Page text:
Mahle Powertrain expands production capabilities with new machining center

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Heller has delivered a pair of twin-pallet, horizontal machining centers (HMCs) for installation at Mahle Powertrain’s factory at Booth Drive in Wellingborough, UK. A four-axis Heller H2000 has joined two identical models in an eight-machine production line dedicated to manufacturing cylinder blocks, while a larger, five-axis FP6000 has been added to a flexible machining cell to expand its capabilities.

“We were already familiar with Heller machines, as we operated 21 of them very successfully for more than a decade at our facility in nearby Ryle Drive,” commented Mahle’s project manager Geoff Brown. “They were used for manufacturing cylinder heads and blocks for a British off-road plant manufacturer, although that contract has now ended and the machines have been sold.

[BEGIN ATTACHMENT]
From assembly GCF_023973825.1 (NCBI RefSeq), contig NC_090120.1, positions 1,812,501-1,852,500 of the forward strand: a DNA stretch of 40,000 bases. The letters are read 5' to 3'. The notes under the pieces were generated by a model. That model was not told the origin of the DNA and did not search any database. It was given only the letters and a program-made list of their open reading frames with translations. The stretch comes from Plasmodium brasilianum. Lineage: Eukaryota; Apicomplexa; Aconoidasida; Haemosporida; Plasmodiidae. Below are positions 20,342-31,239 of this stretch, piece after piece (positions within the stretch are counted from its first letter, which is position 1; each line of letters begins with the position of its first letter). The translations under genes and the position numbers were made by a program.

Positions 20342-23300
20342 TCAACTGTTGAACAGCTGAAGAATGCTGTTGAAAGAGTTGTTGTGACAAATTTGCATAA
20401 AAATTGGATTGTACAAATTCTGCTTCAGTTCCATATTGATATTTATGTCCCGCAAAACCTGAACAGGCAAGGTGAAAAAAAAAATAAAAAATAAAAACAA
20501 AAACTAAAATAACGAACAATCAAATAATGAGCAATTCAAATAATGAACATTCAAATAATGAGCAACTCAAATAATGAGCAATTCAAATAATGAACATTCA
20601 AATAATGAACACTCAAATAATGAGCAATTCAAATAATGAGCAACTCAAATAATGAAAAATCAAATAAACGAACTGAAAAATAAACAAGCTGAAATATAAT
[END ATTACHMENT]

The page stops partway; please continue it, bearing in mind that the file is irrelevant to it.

“I also had experience working with Heller horizontal machining centers at another engine manufacturer that operated more than 20 of them in a transfer line. We sent some V8 cylinder blocks to Heller’s Redditch technical centre, where they carried out Op 10 and Op 20 trials on an H2000, which is ideally sized for the work.

For Mahle, the new machining capability promises greater productivity due to the H2000’s improved rigidity, higher speed (16,000rpm) spindles with HSK63A interface and programmable through-coolant up to 70bar. All of which meaning faster cutting feed rates.

Rapid traverse is quicker than before and further time savings are derived from integral hydraulics for automatically clamping the engine blocks and air detect for checking that the component is seated correctly.

A probe in the tool magazine for identifying broken cutters shaves off further time by removing that function from the cycles.

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Sam joined the UKi Media & Events automotive team in 2017, having recently graduated from the University of Brighton with a degree in journalism. For the newest addition to the editorial team, stepping into the assistant editor position signalled the start of a career in the subject he studied. In addition to his work on UKi’s automotive titles, Sam also contributes to Stadia, writing content for the magazine and website.

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